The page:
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A recent episode of All Things Considered ran a piece titled, “Meet Uncle Bob, the Wedding Photographer’s Friendly Terror”. It featured an interview with wedding photographer Amy Wurdock about her experience contending with the well-intentioned family member with expensive camera equipment who inevitably gets in the way of her doing her job.

If you have photographed many weddings, you no doubt have your own Uncle Bob story or you may even be guilty of being Uncle Bob yourself. It was something that was on my mind while attending a recent wedding. Here are some suggestions to avoid having to be a wedding photographer’s painful anecdote.

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When shooting a wedding, there are loads of essential photos that are important to the bride and groom. But chances are (and we can say this with experience) that a lot more than just them will care about the photos. Lots of bridesmaids (and no, we’re not kidding about this) go crazy over photos of them at weddings for the purpose of having better Facebook profile photos. And recently, PhotoDoto shared an infographic put together by photographer Barry Page.

The infographic pretty much hits the nail on the head by saying that these photos are important to every bride out there. But there is a lot more than this is that is important to every wedding photographer. For that, we’ve got a significantly more massive shot list for you.

We’ll also be updating our recommended Gear Guide very soon.

julius motal the phoblographer life in focus charles glatzer image 01Before he took his lens into the wild, Charles Glatzer got his start in wedding and portrait photography out in Long Island. His true passion was outdoors, and it is there that he carved out his place in the photographic world. Glatzer has traveled the world with his kit, and has produced a beautiful body of work that many won’t have the opportunity to create. With a steady hand and a keen eye, Glatzer has captured moments of the natural world, much like a street photographer captures moments of the urban world. Here, he shares his experiences and insight.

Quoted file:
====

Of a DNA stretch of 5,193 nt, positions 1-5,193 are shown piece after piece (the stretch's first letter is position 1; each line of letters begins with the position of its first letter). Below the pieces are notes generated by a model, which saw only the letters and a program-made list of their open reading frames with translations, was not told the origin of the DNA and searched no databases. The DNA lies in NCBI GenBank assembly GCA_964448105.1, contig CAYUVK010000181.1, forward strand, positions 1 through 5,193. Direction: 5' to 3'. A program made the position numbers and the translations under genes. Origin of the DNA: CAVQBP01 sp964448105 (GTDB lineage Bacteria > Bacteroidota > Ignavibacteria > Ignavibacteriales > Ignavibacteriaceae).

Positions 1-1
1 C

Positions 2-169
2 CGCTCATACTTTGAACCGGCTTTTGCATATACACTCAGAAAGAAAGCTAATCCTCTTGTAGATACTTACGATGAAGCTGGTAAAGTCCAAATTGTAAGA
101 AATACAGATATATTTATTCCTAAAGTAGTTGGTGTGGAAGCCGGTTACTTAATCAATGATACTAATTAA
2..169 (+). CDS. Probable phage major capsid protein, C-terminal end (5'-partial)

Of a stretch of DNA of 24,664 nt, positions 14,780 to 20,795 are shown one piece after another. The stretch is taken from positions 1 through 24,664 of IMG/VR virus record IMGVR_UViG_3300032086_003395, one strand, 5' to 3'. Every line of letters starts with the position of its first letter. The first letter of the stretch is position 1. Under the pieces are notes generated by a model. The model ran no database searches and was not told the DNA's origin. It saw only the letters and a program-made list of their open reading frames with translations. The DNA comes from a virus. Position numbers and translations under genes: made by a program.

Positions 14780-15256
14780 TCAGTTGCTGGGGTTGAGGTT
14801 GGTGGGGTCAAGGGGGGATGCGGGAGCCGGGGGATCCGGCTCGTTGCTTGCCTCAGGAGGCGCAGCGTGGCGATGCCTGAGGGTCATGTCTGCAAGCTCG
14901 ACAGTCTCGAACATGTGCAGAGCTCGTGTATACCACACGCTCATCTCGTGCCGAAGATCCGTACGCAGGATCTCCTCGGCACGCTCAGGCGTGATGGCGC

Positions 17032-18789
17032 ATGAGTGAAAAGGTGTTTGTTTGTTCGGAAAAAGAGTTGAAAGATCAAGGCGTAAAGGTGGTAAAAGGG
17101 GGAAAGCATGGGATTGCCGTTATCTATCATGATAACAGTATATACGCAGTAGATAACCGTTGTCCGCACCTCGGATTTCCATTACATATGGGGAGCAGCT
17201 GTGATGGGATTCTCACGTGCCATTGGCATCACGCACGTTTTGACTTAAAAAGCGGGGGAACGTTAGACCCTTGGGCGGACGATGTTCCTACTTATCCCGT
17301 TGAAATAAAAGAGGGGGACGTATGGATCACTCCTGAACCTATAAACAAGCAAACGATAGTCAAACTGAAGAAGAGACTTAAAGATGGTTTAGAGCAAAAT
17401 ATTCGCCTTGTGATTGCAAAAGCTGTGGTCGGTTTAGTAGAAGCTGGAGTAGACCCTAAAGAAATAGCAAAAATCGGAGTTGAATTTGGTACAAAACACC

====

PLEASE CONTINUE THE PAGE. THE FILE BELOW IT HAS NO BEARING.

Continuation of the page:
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All images by Joy Marie Smallwood. Used with permission. 

A while back, there was a pair of photographers that shot an entire wedding with an iPhone. This spurred many others to try to do this. But since being released earlier on this year, the Nokia Lumia 1020 (which has the best camera on the market) is a cameraphone that we haven’t heard much about in terms of professional work being done with it. But Joy Marie Smallwood decided that she’d be up to the task.

While the smallest concern for many professional photographers is gear, it’s still something that is essential to the picture capturing process. But Joy’s photos prove more than anything that it’s about having a vision first and executing it perfectly is what’s paramount.

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All photos by Ashley Eubanks. Used with permission. Also check out her facebook page.

Photographer Ashley Eubanks recently shot a very special engagement session. Her best friend came to her with the idea to shoot it with a Breaking Bad theme. Obviously, it was based on the hit TV series that recently showed its final episode. “We chose the scenes by looking at promo photos from the show and got inspiration from those!” says Eubanks. “We imitated some of the poses and whatnot. We just kind of went with it and did what felt right!”

More is on Ashley’s blog, but there are other photos after the jump.

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All images shot by Tony Corbell. Used with permission.

Tony Corbell has photographed hundreds of faces and hundreds of weddings. From heads of state and astronauts to newlyweds, Corbell’s career has spanned decades and earned him accolades. He also gives seminars and hosts workshops to help new photographers cultivate their vision. Aside from being a Kelby teacher, he is doing a workshop on creativeLive soon. Tony has also been shooting since 1979–which is longer than many of us have even been around.

Here, he shares his insights with us about the industry and the deep things that go into the creation of a photograph.

This December 9-11, Tony will teach a course on creativeLIVE dedicated entirely to studio lighting. During the course, which is free to stream live, Tony will explain lighting basics as well as the subtle lighting adjustments that turn average images into extraordinary. 

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